CHARLESTON, SC

http://www.charlestonchronicle.net/83287/2152/housing-recovery-ignores-black-and-latino-communities

In the first report of its kind, the authors analyze negative equity and foreclosure data together with race and income data, at a zip code level, as well as city and metropolitan area. The report uncovers the depth of the housing problem that persists in these hard hit communities, as well as how the legacy of predatory lending has meant a disproportionate negative impact on African American and Latino communities. One in ten Americans live in the 100 hardest hit cities where the number of underwater homeowners range from 22% to 56%, the report says.

REPORT AUTHORS: Peter Dreier, Professor of Politics and chair of the Urban & Environmental Policy Department at Occidental CollegeSaqib Bhatti, Fellow at the Nathan Cummings FoundationRob Call, graduate student in urban planning at the Massachusetts Institute of TechnologyAlex Schwartz, Professor of Urban Policy at the Milano School of International Affairs, Management, and Urban Policy at The New School; and Gregory Squires, Professor of Sociology and Public Policy & Public Administration and chair of the Department of Sociology at The George Washington University.

RECOMMENDATIONS FROM THE REPORT

1. Loan holders—banks, government sponsored enterprises (i.e., Fannie Mae and Freddie Mac, which are regulated by the Federal Housing Finance Agency, FHFA), and investors—should reduce the principal on underwater mortgages to current market values.

2. If loan holders are unwilling or unable to reduce the principal on underwater mortgages to current market values, they should allow these loans to be purchased by publicly-owned or nonprofit entities that are willing to restructure them with fair and affordable terms.

3. Local municipalities should use all options at their disposal to facilitate the goal of resetting mortgages to current market values, including the use of “reverse eminent domain” (the program proposed in Richmond, California and elsewhere) to acquire mortgages in order to restructure them with fair and affordable terms.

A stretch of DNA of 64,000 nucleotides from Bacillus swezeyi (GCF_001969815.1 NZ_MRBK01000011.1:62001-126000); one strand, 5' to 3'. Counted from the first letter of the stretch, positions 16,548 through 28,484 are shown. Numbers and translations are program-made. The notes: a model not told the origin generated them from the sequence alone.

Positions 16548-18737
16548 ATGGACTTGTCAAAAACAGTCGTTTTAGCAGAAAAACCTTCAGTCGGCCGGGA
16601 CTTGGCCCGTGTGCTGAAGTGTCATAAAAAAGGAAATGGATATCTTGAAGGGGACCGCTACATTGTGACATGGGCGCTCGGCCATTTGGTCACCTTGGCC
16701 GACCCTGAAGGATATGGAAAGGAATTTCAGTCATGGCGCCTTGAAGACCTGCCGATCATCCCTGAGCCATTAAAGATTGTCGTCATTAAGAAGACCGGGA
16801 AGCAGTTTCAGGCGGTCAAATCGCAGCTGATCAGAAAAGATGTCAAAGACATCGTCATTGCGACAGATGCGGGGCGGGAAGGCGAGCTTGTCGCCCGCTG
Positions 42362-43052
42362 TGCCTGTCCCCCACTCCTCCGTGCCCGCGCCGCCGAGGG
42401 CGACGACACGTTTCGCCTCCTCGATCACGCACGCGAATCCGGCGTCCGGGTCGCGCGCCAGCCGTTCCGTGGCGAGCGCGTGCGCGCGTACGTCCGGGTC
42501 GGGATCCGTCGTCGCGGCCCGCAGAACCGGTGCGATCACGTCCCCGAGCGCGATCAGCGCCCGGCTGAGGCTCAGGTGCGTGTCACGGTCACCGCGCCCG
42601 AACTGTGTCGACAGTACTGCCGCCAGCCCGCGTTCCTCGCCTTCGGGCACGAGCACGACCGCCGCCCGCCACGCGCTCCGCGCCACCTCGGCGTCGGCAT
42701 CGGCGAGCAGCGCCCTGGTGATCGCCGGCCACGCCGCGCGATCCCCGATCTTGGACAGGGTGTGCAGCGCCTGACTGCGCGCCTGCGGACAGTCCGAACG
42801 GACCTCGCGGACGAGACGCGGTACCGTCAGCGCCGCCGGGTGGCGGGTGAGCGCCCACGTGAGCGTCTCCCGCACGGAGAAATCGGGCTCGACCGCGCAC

4. Banks, government sponsored enterprises like Fannie Mae and Freddie Mac, and investors that own vacant homes that have already been foreclosed upon should sell them to publicly- owned or nonprofit entities that can convert them to affordable housing units for residents of the community instead of selling them to speculators.

5. Local municipalities should use all options at their disposal to facilitate the goal of turning vacant, foreclosed homes into affordable housing. This includes the use of “reverse eminent domain” to acquire properties in order to convert them to af- fordable housing units for residents of the community and to prevent them from being purchased by speculators.


Fact Sheets on Hardest-Hit Areas

View specific reports on the hardest-hit cities and neighborhoods. 

California Cities

Georgia ZIP Codes

Antioch, CA

Atlanta, GA

Baltimore, MD

Cincinnati, OH

Cleveland, OH

Coachella, CA

Detroit, MI

Hartford, CT

Irvington, NJ

Milwaukee, WI

Minneapolis, MN

New York, NY

Newark, NJ

Richmond, CA

San Pablo, CA

Seattle, WA

Vallejo, CA.pdf

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Burt v. Bank of New York Mellon | California Ruling Supporting Glaski Case Issues and the Homeowners

Burt v. Bank of New York Mellon | California Ruling Supporting Glaski Case Issues and the Homeowners

Tentative Rulings for Department 403

3 Tentative Ruling

Re: Burt v. Bank of New York Mellon
Case No. 14CECG00641

Hearing Date: June 4th, 2014 (Dept. 403)

Motion: Defendants’ Demurrer to Complaint

Tentative Ruling:
To overrule the demurrer to the complaint, in its entirety. (Code Civ. Proc. §
430.10(e).) Defendants shall serve and file their answer within ten days of the date of
service of this order.

Explanation:
Defendants have demurred to the entire complaint on the ground that it fails to
state facts sufficient to constitute a cause of action. Their first argument is that plaintiffs
are required to allege that they are ready, willing and able to tender the entire amount
they owe under the loan in order to state a claim for wrongful foreclosure, or related
causes of action.

In Arnolds Management Corp. v. Eischen (1984) 158 Cal.App.3d 575, the Court of
Appeal stated, “It is settled that an action to set aside a trustee’s sale for irregularities in
sale notice or procedure should be accompanied by an offer to pay the full amount of
the debt for which the property was security.” (Arnolds Management Corp. v. Eischen
(1984) 158 Cal.App.3d 575, 578-579, emphasis added.)

Here, however, plaintiffs are not attempting to set aside a completed trustee’s
sale. They are instead trying to prevent the foreclosure sale from happening at all.
Thus, the rule stated in Arnolds Management does not apply here, because the
trustee’s sale has not yet taken place.

Also, in Glaski v. Bank of America, N.A. (2013) 218 Cal.App.4th 1079, the Fifth
District Court of Appeal held that a plaintiff who challenges a pending foreclosure
proceeding based on alleged defects in the assignment of the note and deed of trust